The transparency of the DSD256 ($26) is inarguably first-rate, with orchestra details clearly manifest. Imaging is greatly benefited by the Quad DSD transfer. And soundstaging? Wait until you hear the three-dimensional sense of the hall in these albums!

If you love Bernstein…and I do…then this a real run-don't-walk addition to your DSD library.

And another:  I have listened to the Bernstein Rite a number of times via the playback chain that I detailed for you above. Over the decades, I have listened to it dozens of times:  LP, CD, SACD, and now DSD downloads in even higher resolution. This HDTT first features the 1958 Columbia recording of Bernstein performing Le Sacré with the New York Philharmonic, transferred from 15 IPS half-track tape to Double DSD (DSD128, $22), which is the version that I'm commenting on. (Other file types and resolutions are available from HDTT, as well.)

Igor Stravinsky (public domain)

The second program features Debussy's La Mer. This leads to a combination that combines wild pagan fire and ritual with a dreamy impressionistic composition about the great waters of the ocean. You can go crazy…and then you can mellow out!

Contemporary cartoon of the Parisian response to Le Sacré in 1913 (public domain)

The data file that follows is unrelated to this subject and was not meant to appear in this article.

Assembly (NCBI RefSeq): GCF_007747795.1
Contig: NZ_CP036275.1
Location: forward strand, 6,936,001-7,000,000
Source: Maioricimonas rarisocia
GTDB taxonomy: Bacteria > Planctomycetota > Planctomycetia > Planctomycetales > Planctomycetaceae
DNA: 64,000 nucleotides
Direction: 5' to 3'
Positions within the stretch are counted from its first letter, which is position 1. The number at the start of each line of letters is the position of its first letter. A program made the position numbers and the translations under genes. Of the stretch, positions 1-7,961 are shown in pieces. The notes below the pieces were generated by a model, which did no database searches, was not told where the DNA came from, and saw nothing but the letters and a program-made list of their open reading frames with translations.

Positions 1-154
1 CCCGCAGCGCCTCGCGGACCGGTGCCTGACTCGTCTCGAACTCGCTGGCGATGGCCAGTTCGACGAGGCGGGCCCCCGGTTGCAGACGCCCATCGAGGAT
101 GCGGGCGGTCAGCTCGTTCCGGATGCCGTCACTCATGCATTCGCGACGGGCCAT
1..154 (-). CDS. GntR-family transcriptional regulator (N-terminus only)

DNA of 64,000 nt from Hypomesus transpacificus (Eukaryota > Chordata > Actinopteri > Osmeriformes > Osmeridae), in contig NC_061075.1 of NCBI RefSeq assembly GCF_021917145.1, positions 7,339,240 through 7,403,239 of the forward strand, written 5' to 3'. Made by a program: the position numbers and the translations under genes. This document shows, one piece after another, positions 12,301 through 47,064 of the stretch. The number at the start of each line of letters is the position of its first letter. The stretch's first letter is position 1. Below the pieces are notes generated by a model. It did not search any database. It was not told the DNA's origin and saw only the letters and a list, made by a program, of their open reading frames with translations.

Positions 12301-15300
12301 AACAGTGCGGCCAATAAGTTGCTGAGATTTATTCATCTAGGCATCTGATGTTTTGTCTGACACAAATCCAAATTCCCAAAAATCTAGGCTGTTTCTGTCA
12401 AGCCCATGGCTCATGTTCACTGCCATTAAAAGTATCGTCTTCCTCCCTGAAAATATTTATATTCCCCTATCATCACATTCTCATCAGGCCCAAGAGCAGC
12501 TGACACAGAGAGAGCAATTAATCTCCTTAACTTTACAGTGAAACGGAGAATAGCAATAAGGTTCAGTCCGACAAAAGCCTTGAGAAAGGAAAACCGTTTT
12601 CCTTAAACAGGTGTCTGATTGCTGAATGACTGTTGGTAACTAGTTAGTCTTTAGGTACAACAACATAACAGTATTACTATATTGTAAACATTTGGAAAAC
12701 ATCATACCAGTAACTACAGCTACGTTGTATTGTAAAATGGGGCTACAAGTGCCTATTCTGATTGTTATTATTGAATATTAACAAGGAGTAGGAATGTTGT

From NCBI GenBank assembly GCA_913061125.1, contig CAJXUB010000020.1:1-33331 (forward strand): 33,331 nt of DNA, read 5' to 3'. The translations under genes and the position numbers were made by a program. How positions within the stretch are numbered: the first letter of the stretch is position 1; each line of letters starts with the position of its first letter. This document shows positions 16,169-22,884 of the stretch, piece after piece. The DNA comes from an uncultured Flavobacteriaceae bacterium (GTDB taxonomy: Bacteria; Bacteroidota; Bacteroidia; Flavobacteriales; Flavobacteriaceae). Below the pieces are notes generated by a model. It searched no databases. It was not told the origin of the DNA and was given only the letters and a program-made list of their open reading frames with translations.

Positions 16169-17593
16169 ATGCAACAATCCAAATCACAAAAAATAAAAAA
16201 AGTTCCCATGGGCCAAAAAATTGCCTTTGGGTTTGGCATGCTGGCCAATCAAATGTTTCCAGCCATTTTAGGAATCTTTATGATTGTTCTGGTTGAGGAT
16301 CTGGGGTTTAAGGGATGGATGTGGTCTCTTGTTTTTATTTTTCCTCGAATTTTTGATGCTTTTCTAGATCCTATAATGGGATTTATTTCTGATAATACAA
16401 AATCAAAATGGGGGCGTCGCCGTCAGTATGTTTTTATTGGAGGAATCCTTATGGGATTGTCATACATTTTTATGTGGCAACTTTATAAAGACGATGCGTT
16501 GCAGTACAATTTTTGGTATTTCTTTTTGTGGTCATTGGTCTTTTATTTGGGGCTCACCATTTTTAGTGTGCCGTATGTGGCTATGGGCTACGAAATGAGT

The stories are told of the fierce response to the premiere performances in Paris in 1913, that troublous and monumental year of creative eruption, to be followed within months by the horrors of a bloodbath that gashed the world and still leaves us reeling, over 100 years later.

The newspapers had a field day in 1913… (public domain)

I can say that this is a really brilliant recording and transfer! I wasn't familiar with this particular album, but Bernstein and the NYP did what may be the finest performance of Stravinsky's Rite of Spring that I can remember. Incredible passion, deep feeling, terrifying brooding, and driving dynamics all rolled up into 34+ minutes of breathtaking music…you can see why initial audiences might have rioted! I was quite struck by this album from the opening seconds…Bernstein and company pull you into the pagan setting of the composition, and refuse to let you go until the virgin sacrifice collapses at the end of the work. And the transparency and detail of the recording put you front-and-center in the midst of this pounding masterpiece.


Note that the La Mer performance and recording are from 1965, also via Columbia. Once again, Bernstein and company perform this work, which I adore…as I do the works of all of the impressionists…with energy and sensitivity. I am very pleased with Bernstein's pacing of La Mer, which is neither too fast (Scylla) nor too slow (Charybdis). Wonderful clarity, great expressiveness of emotion, and a sonic presentation that connects you with the lovely, dreaming melancholy and deep feeling of Debussy.

Scylla the monster (public domain)

This DSD128 recording of Bernstein and Debussy has certainly become one of my references for orchestral music at that resolution. I salute Bob Witrak for the quality of the transfer…it's really another example of world-class audio engineering from HDTT.

"The Angel Who Listens" (drawing by Dan Zimmerman)

What more can I say? Both of these DSD downloads have Ye Olde Editor's highest recommendation, most enthusiastically!

Do yourselves a favor, amigos….